: Sindo Garay famous Cuban musician

Without studying music, he’s one of the greatest composers from the end of the XIX century and half of the XX, admired by national and overseas composers.

Sindo Garay, one of the most prolific Cuban authors, who learned to read after being 16 and practically he didn’t study music, he was one of the most admired men by great Cuban musicians and foreign as well.

His father used to take him to see the zarzuela and operas in Santiago de Cuba and learned a little guitar with Pepe Sánchez, the troubadour considered as the first author of the known Cuban bolero.

The lyric singer Carmela de Leon wrote that Sindo ‘was above all a composer of songs and boleros, but forayed into the lied so happily, like Mendelssohn or Schubert could do it’: there his Germania and Guarina number 2 are there to bear witness.

A nature bohemian, the singer-songwriter never wanted to study and at the age of 16, and because of the need of learning, he proposed himself to learn how to read in a very personal way: he asked his friends to be told what letters and vowels appeared in some words in the newspaper, and later he copied them to make them his.

Antonio Gumersindo Garay Garcia (1867-1968), the first foreigner who surprised the German piano player German Michaelsen, who lived in Santiago de Cuba, showing him his Germania work, with a harmonic preparation that surprised the guest of honor who said that it reminded him the musical air of his land. This happened in 1888.

Besides his talent as a composer, other things that made him outstanding were his voice. On the contrary said by the theory that Sindo had an excellent baritone voice in spite of being so short and skinny.

The performer, together with his son Guarionex, sang making the second voice in one of the duets considered among the greatest of all times.

Going out on the town with Brindis de Salas

In a carnival in Santiago de Cuba, Sindo Garay and two more friends, disguised as women, singing a rumba, saw a tall black man, who looks at them with charm and joined the group really fast.

Strolling up and down Trocha Street, the man finally identified himself as Claudio José Domingo Brindis de Salas, the world famous Cuban violinist.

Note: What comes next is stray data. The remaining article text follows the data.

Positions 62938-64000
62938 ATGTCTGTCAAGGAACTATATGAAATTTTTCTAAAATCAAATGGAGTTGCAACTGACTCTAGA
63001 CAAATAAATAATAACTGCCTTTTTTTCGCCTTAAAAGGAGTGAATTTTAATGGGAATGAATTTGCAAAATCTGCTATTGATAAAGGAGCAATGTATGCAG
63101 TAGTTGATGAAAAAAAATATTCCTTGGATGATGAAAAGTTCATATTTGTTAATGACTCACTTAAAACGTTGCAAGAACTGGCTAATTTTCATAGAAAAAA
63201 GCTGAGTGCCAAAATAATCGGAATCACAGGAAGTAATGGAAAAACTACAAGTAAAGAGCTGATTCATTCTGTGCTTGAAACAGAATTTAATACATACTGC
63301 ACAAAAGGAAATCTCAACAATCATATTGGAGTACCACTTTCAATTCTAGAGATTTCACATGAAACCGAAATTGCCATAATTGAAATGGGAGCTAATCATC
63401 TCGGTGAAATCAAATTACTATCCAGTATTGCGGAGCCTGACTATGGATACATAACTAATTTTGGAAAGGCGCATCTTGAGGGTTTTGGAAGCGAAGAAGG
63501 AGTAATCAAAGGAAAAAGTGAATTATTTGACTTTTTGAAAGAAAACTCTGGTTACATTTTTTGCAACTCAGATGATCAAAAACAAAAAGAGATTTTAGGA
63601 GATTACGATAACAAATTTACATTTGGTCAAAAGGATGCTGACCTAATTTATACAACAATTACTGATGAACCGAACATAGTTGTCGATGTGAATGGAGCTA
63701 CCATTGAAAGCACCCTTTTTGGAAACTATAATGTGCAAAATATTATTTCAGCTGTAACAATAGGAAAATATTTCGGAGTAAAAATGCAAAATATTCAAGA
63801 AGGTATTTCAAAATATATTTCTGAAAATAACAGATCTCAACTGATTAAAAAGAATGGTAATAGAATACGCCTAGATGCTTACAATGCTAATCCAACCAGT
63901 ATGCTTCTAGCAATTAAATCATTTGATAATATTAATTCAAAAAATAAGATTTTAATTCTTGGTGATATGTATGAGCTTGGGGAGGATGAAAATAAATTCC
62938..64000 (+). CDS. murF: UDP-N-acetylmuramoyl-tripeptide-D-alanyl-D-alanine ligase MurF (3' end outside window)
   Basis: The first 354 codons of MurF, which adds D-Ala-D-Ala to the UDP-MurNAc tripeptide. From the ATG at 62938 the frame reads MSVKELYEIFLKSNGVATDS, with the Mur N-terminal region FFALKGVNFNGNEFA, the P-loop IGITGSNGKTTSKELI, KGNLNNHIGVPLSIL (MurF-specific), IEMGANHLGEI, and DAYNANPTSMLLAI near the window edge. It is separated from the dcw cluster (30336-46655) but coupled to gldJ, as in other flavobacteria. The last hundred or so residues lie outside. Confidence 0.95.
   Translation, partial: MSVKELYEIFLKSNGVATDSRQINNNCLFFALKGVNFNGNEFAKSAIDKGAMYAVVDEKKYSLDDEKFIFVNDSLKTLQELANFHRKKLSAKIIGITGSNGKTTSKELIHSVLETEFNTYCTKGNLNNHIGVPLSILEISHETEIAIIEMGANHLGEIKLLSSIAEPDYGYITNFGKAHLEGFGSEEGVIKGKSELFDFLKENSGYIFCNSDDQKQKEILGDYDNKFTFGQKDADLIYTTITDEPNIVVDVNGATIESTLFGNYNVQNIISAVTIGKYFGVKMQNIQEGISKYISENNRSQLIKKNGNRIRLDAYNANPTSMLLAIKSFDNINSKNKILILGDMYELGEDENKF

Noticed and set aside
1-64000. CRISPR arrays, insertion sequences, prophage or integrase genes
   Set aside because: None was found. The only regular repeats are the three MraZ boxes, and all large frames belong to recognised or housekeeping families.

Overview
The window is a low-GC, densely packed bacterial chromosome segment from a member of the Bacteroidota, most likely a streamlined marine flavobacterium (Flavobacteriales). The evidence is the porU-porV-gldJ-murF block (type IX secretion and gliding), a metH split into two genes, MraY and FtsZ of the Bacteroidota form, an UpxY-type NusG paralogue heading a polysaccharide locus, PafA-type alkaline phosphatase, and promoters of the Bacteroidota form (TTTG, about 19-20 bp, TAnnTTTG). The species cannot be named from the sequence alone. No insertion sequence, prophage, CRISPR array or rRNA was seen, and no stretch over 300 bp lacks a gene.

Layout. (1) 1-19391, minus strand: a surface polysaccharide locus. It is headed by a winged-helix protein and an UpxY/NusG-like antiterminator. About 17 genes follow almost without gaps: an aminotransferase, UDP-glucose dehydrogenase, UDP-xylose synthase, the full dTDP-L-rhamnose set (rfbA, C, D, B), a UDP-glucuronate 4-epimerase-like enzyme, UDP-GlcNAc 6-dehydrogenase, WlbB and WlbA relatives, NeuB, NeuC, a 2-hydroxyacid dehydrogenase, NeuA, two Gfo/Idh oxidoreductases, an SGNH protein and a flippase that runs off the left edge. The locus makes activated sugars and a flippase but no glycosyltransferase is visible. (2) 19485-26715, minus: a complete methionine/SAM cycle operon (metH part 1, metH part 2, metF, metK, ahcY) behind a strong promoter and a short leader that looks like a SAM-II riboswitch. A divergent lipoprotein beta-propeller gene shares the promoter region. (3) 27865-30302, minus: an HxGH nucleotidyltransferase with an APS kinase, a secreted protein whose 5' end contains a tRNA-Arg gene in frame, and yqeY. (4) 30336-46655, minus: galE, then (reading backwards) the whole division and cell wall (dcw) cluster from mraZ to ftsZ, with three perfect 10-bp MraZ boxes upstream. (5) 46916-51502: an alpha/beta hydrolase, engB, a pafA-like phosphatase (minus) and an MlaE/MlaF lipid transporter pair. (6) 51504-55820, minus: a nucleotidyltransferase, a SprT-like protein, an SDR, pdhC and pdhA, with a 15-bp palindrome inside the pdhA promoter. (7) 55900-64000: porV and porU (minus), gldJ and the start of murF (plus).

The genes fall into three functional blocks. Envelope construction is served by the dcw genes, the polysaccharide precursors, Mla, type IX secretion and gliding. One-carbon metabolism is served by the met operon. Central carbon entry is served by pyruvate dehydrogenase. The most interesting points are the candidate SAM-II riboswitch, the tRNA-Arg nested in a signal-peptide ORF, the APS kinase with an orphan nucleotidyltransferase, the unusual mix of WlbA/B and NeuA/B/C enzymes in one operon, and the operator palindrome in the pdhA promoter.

When the carnival parties ended, the friendship between the men was deeper and even he got to play in a duet with the just known man.

Sindo stated that the chords and melodic tones that he gave his guitar caused a great amazement to the renowned violinist.

Ojos Negros, Russian Folklore?

With Brindis de Salas, the troubadour attended to the representations of an Italian opera company and became a friend of the singers and dancers who sightsaw the streets of Santiago in the early morning.

Garay used to tell that a tone he made for his relative Ursula Coimbra was taught his visitors who began to hum it and took it to their country.

Later he heard the tone again but it looked like taken out of the Russian folklore under the title of Ojos Negros. ‘I never inscribed my works and things like this happened, the ones I never gave credit’, Sindo said

Praises for the bard

Sindo Garay smoking
Sindo Garay longeval Cuban composer

One afternoon, Sindo was at Anselmo Lopez editorial of music, located in Old Havana, and was with some important musicians while he was putting the chords to a song so a piano player named Carmela transcribe it.

Jose Martin Varona and Pepe Mauri, well known at that time, couldn’t hide their admiration before that composition and even though knowing that his composer didn’t know anything about musical theory. Another one who was present was Eduardo Sanchez de Fuente, who said that didn’t know a thing about music not even knew the stave.

In 1950 the notable guitar player Andres Segovia said about the singer: ‘this man is never wrong playing a low tone. He harmonizes well and he’s doing so well with so tiny hands!’

We have to add the praise made by the composer Manuel M. Ponce, who wondered with a spirit almost wild who could be so wonderful and the famous Italian tenor Enrico Caruso, when he heard him playing and singing in a duet with Guarionex, he said: Exoticism! Exoticism!

Sindo Garay’s work is huge, in 1945, 86 of his Works were recorded, where he and his sons sing together, accompany with a guitar, the ones are under the care of Popular Music Seminar from the Ministry of Culture.

 

Sources: Information taken from the book “Sindo Garay, Memorias de un trovador”, by Carmela Leon, Oriente Editorial, Santiago de Cuba.

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